Admittedly, I know very little about sea turtles. After starting my internship at the National Marine Life Center I decided to order a book specifically dedicated to the biology and behavior of these mysterious oceanic reptiles. One interesting fact I came across while reading was that the temperature at which the eggs are incubated determines whether or not the turtle will be male or female.Most vertebrates have sex chromosomes (XX for female and XY for male), however, sea turtles lack these chromosomes.
Females need warmer temperatures in order to develop. For example, in green turtles, temperatures need to be 88 F or above for the eggs to become females. For males to develop the temperature is around 82 F. If the temperature of incubation falls somewhere between 82 and 88 F, a mixture of the sexes develop. Heat produced by the eggs themselves can also contribute to the incubation temperature – eggs in the center of the nest become females and the eggs along the periphery become males (Spotila 2004).
If temperature affects the sex ratio of sea turtles, how might climate change impact populations in the future? Currently, sea turtle populations that nest in the southern portion of the United States are predominately female biased. It has been suggested (Hawkes 2007) that if there is even a 1 C warming of average temperatures, an even more significant bias could occur. If average warming exceeds 3 C, mortality rates of the eggs may also occur.
Climate change may also affect the nesting grounds of turtles if sea levels rise. Beaches currently being used by turtles may vanish under the sea. Ocean acidification (caused by increased CO2 levels) could potentially alter the sediment of the beaches, which may lead to inadequate conditions for incubation (Fuentes et al 2011). Sea turtles select their nesting sites based on several factors, such as low salinity, sufficient space above the hide tide line, adequate vegetation (for some species), high humidity, etc (Hawkes 2007). All of these may be affected by an increase in average global temperatures.
Future studies need to be conducted to better estimate the current sex ratios of the various sea turtle species in order to better predict how these will be affected by changes in nesting/incubation environments. Some possible ways that sea turtles may prevent extremely biased female sex ratios are by nesting earlier (cooler periods), nesting at higher latitudes (more north), changing the depth at which they bury their eggs, or changing the type of substrate they bury their eggs in (i.e. type of sand). That way more eggs will develop into males that might have otherwise been females (Fuentes 2011).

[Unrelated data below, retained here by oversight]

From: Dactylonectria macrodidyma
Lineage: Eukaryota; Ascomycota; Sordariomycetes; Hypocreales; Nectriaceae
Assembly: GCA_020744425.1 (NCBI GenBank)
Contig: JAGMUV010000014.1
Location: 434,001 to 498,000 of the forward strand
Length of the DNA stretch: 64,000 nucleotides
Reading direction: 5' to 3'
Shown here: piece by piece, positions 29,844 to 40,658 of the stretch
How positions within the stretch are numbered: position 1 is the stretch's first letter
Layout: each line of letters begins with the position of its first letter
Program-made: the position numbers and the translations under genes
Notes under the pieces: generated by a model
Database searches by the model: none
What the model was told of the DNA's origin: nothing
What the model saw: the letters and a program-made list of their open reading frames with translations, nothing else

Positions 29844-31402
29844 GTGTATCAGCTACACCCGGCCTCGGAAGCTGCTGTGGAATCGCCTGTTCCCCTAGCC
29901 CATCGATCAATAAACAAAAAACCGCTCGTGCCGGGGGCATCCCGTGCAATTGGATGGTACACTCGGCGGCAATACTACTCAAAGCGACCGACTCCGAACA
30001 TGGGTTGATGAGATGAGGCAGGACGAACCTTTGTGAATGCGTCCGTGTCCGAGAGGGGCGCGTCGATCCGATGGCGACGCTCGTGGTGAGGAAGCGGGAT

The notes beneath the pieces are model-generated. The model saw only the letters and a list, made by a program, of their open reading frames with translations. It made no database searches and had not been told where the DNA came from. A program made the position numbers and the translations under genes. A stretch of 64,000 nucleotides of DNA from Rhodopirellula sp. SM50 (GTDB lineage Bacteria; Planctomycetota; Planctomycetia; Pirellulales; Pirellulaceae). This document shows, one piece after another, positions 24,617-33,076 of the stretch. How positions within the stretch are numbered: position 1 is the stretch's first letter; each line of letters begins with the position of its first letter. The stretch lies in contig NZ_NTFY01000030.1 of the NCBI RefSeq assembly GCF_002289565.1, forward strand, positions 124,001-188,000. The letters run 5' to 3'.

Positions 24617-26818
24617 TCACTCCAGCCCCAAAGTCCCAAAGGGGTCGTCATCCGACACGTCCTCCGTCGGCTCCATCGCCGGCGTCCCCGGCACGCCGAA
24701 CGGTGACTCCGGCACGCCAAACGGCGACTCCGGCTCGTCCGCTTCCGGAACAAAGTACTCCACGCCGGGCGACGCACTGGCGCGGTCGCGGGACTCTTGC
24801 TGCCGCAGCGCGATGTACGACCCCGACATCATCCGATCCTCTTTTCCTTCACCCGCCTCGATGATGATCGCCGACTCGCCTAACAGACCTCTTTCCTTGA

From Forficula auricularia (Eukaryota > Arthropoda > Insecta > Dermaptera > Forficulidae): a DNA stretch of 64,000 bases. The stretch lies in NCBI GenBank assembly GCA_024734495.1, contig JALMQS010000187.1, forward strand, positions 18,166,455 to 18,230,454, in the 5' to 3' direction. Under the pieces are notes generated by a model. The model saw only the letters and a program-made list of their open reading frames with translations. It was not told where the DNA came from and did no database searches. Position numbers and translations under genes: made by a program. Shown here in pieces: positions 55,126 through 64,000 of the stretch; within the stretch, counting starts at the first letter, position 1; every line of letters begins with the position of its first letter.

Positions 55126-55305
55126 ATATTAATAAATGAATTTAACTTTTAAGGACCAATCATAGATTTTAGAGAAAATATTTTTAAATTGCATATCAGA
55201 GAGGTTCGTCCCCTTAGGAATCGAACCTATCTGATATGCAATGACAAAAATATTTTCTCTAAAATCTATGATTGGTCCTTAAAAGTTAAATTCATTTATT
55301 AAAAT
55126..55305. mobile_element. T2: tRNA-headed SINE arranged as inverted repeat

Just recently (August 18 2011), the first sea turtle nest was discovered in Delaware. Sea turtles are not known to nest that far north as well as that late in the season. They typically lay their nests on the coasts on South Carolina, Georgia and Florida. Alex Hoar, the U.S. Fish & Wildlife Service’s Northeast Endangered Species Coordinator said that, “And with global warming, events such as this may be a sign of what is to come” (Delaware Online).
Fuentes M.M.P.B, Limpus C.J., Hamann M. 2011. Vulnerability of sea turtle nesting grounds to climate change. Global Change Biology. 17(140-153)
Hawkes L.A., Broderick A.C., Godfre M.H, Godley B.J. 2007. Investigating the potential impacts of climate change on a marine turtle population. Global Change Biology: 13(923-932)
Spotila, James R. 2004. Sea Turtles: A Complete Guide to Their Biology, Behavior, and Conservation. The Johns Hopkins University Press.
Sea turtle’s nest is so egg-citing: Sea turtle lays her eggs at Cape Henlopen in what may be the first such nesting herehttp://www.delawareonline.com/article/20110819/NEWS08/108190348/Sea-turtle-s-nest-egg-citing
Posted by Kristen S.
Kristen is a Fall, 2011 Intern at the National Marine Life Center. She recently graduated from U Mass Dartmouth with a degree in Marine Biology.